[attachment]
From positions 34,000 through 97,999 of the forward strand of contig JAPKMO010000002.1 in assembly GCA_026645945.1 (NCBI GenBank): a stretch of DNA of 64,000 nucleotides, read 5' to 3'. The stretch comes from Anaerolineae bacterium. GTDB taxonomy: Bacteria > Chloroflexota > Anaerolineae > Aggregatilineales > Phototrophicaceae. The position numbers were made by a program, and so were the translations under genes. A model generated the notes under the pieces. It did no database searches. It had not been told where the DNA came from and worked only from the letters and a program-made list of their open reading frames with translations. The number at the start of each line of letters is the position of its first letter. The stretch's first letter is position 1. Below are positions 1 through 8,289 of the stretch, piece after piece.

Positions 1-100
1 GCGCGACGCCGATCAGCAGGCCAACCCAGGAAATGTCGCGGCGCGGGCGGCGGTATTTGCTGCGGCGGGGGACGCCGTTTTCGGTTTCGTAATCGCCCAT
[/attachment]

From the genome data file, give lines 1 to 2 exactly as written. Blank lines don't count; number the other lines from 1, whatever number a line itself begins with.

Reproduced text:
From positions 34,000 through 97,999 of the forward strand of contig JAPKMO010000002.1 in assembly GCA_026645945.1 (NCBI GenBank): a stretch of DNA of 64,000 nucleotides, read 5' to 3'. The stretch comes from Anaerolineae bacterium. GTDB taxonomy: Bacteria > Chloroflexota > Anaerolineae > Aggregatilineales > Phototrophicaceae. The position numbers were made by a program, and so were the translations under genes. A model generated the notes under the pieces. It did no database searches. It had not been told where the DNA came from and worked only from the letters and a program-made list of their open reading frames with translations. The number at the start of each line of letters is the position of its first letter. The stretch's first letter is position 1. Below are positions 1 through 8,289 of the stretch, piece after piece.

Positions 1-100